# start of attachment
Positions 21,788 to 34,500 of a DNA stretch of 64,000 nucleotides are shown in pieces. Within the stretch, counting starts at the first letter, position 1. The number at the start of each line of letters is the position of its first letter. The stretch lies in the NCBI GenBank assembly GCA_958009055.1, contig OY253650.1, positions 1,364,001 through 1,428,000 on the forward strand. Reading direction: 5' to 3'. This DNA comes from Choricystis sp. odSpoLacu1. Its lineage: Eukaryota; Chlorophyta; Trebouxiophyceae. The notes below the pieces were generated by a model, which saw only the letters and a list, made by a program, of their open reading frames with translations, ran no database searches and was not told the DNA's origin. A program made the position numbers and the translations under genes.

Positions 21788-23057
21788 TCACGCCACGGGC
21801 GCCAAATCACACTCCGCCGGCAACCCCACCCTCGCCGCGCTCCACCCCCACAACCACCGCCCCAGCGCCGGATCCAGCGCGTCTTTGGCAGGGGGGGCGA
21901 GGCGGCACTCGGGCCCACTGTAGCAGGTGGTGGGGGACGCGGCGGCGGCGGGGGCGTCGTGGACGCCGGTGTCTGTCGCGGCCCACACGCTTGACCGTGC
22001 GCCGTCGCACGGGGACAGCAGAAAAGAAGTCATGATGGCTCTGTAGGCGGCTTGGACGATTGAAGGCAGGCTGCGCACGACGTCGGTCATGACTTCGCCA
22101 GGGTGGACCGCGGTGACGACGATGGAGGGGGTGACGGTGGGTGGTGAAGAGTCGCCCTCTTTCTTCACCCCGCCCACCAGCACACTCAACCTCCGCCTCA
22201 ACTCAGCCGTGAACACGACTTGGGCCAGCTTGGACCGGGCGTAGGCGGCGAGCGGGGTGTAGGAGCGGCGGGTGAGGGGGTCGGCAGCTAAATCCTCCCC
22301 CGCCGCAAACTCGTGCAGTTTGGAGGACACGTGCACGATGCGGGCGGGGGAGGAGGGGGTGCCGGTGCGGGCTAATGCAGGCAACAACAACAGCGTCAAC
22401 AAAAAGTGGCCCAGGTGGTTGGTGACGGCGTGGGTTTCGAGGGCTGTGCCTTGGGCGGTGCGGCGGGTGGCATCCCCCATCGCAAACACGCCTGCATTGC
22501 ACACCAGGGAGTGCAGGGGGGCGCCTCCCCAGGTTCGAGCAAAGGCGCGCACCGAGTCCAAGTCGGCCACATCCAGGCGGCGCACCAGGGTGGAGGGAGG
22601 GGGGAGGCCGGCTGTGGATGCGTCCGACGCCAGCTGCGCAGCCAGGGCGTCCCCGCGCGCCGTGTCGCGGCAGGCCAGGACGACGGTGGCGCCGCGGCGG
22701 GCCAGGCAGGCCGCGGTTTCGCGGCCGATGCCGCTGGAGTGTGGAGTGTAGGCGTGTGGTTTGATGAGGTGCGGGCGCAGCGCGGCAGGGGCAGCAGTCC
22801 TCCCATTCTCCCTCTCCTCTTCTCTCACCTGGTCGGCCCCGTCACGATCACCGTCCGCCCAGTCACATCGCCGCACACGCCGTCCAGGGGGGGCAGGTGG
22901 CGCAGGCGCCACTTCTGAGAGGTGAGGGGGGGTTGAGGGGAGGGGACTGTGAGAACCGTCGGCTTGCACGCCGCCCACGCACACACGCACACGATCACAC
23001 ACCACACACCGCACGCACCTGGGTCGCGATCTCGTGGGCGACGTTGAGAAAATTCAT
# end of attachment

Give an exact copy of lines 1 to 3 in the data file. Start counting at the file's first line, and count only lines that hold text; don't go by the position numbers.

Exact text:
Positions 21,788 to 34,500 of a DNA stretch of 64,000 nucleotides are shown in pieces. Within the stretch, counting starts at the first letter, position 1. The number at the start of each line of letters is the position of its first letter. The stretch lies in the NCBI GenBank assembly GCA_958009055.1, contig OY253650.1, positions 1,364,001 through 1,428,000 on the forward strand. Reading direction: 5' to 3'. This DNA comes from Choricystis sp. odSpoLacu1. Its lineage: Eukaryota; Chlorophyta; Trebouxiophyceae. The notes below the pieces were generated by a model, which saw only the letters and a list, made by a program, of their open reading frames with translations, ran no database searches and was not told the DNA's origin. A program made the position numbers and the translations under genes.

Positions 21788-23057
21788 TCACGCCACGGGC